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Restaurant to Another World - Eps. 1-4

Restaurant to Another World - Eps. 1-4

Written by Dan Barnett on 20 Oct 2017

Distributor Crunchyroll • Certificate N/A • Price N/A

What's comfort food to you? I love all sorts myself: Chocolate, ice cream, fish and chips.... So many lovely things to help bundle me into nice relaxed mood after a particularly hard day. There's comfort food for the eyes and brain too. Books and films that may or may not be out and out classics, but just do it for you on some level. The ones where the pages are falling out because they've been read so often, for so long. I bring this up because anime shows often attempt to aim for a similar kind of comfort viewing - Restaurant to Another World has set its sights on being one of those, it's largely succeeding too.

Once every seven days, on the day of Satur (see what they did there?) a special door appears around the world. Like some superior version of Dr Who's TARDIS the same door appears across the whole world at the same time, in mines, forests, homes, and streets. Those who dare to venture through it find themselves somewhere very different. Where light glows without flame or magic, where water is free and pure as can be, and where the food is so divine that people will crawl over glass for just one more bite. This is the Western Restaurant Nekoya, that serves customers from our world and theirs: The Restaurant to Another World.

There's not too much else to say about the show story-wise, as it has found a formula and it's sticking with it pretty aggressively. Each episode you get two short stories wherein someone finds their way to the restaurant to be amazed and hooked on the food they find there, then swear they'll be back. There's no real plot, no character arcs, nothing but the same story with a different character. Ordinarily there's no way this could ever be a good thing, especially from a show with such rich potential: The first episode set up the possibility of a big character driven story, between new waitress Aletta and the Master (no, not that one Buffy fans), which would cross over with a variety of fascinating characters. Such as the brilliant dragon queen, who treats the door to the restaurant as one of her treasures. Alas, the show didn't go that way, but the it's such a charming show that you don't really mind too much.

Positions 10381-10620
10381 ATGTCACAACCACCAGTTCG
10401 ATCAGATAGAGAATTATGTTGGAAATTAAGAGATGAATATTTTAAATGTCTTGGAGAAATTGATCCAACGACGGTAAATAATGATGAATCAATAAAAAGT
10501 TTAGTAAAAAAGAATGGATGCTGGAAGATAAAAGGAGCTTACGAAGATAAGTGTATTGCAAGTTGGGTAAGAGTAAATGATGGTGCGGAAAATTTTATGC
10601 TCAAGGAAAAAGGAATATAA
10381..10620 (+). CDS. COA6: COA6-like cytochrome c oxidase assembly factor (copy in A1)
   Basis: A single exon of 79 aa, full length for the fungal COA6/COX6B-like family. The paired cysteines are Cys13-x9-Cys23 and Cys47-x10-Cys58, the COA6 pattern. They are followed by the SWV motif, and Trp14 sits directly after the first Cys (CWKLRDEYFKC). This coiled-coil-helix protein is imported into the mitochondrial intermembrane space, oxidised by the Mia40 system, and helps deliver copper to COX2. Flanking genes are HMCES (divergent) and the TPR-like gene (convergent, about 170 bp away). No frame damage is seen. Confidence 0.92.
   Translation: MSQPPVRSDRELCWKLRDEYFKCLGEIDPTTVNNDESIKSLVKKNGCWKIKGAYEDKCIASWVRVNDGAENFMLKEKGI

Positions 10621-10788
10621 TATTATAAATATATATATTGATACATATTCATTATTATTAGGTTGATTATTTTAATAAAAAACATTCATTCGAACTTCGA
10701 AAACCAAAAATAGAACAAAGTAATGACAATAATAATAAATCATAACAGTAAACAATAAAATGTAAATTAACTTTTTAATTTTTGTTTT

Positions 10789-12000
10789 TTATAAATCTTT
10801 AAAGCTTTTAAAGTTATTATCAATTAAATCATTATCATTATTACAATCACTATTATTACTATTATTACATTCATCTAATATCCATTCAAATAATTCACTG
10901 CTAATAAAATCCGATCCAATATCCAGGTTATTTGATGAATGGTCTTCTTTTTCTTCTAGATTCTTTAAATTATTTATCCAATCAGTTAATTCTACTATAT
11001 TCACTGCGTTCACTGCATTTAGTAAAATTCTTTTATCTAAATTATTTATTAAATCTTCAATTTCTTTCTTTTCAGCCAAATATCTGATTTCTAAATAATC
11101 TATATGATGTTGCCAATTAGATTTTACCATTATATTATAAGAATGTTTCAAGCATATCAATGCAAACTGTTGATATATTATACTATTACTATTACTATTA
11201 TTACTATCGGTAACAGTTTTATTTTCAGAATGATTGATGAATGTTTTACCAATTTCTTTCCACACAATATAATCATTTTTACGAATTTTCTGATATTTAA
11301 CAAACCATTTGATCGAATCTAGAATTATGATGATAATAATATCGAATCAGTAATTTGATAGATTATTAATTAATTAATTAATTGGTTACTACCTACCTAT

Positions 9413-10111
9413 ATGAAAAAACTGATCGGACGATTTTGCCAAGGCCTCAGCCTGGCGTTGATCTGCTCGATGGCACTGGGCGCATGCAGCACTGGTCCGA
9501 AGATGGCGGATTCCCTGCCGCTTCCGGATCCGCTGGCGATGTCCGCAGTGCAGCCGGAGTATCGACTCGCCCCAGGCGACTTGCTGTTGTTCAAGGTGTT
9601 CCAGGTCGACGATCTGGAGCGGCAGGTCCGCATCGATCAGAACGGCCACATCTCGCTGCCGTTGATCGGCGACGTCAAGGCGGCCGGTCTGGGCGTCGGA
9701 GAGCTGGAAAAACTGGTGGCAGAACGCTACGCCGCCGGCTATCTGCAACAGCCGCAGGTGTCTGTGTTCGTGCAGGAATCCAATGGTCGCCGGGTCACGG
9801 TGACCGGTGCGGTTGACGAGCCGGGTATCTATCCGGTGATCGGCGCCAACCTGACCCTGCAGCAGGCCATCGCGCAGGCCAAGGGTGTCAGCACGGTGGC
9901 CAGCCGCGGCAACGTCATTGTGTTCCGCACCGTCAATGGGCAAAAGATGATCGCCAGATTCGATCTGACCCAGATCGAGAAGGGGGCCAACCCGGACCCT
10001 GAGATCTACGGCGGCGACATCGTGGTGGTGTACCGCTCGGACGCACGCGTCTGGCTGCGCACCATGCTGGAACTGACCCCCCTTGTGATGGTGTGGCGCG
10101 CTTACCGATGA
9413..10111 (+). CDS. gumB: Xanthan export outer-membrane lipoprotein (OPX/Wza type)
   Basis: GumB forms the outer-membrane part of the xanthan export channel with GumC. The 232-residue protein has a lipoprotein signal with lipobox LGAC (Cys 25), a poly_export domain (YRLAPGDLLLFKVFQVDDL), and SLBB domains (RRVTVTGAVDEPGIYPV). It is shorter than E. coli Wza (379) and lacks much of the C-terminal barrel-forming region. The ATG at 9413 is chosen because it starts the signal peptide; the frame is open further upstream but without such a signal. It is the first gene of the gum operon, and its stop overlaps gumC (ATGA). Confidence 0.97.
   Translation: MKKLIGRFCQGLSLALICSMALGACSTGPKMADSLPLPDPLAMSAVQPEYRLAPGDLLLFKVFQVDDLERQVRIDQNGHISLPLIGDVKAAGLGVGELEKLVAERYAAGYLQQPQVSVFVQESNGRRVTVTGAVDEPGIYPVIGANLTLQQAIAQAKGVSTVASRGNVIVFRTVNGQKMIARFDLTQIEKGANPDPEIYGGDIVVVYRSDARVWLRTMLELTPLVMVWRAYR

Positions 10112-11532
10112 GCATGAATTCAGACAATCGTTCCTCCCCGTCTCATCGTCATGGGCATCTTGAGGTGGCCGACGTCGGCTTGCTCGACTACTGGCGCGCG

Somehow director Masato Jinbo (Fate/kaleid liner Prisma Illya) has managed to make the show so welcoming and homely that you want to sit there and let the whole thing wash over you, to clear away the stress of the day. It helps, of course, that Silver Link has done a great job with the production. The varied cast look great and each is distinct, while the animation and backgrounds compliment each other wonderfully. The all important restaurant, that serves as the backdrop for 90% of the material, comes across as somewhere you'd love to go and eat (and you probably will be able to, as it's likely a shoe-in that the show will get a tie in cafe sooner rather than later).

Whether or not the show can continue to sustain itself in this matter remains to be seen, but I suspect it may just manage it. You could probably put this into the same category as shows like Wakakozake, that just keep you coming back for more without ever providing much in the way of substance. If you're tired or stressed at the end of a long day then this show is the prefect palette cleanser.

You can currently watch Restaurant to Another World in streaming form on Crunchyroll.


Japanese audio with English subtitles.  Video is available in 360p, 480p, and 720p resolutions; HD format and removal of advertisements available to paid subscribers.

Unsubstantial yet soothing and relaxing veiwing

Dan Barnett
About Dan Barnett

Dan first encountered anime at the ripe old age of six with a VHS copy of Laputa. Ten years later he re-discovered it in Robotech and overnight a DVD collection was born.


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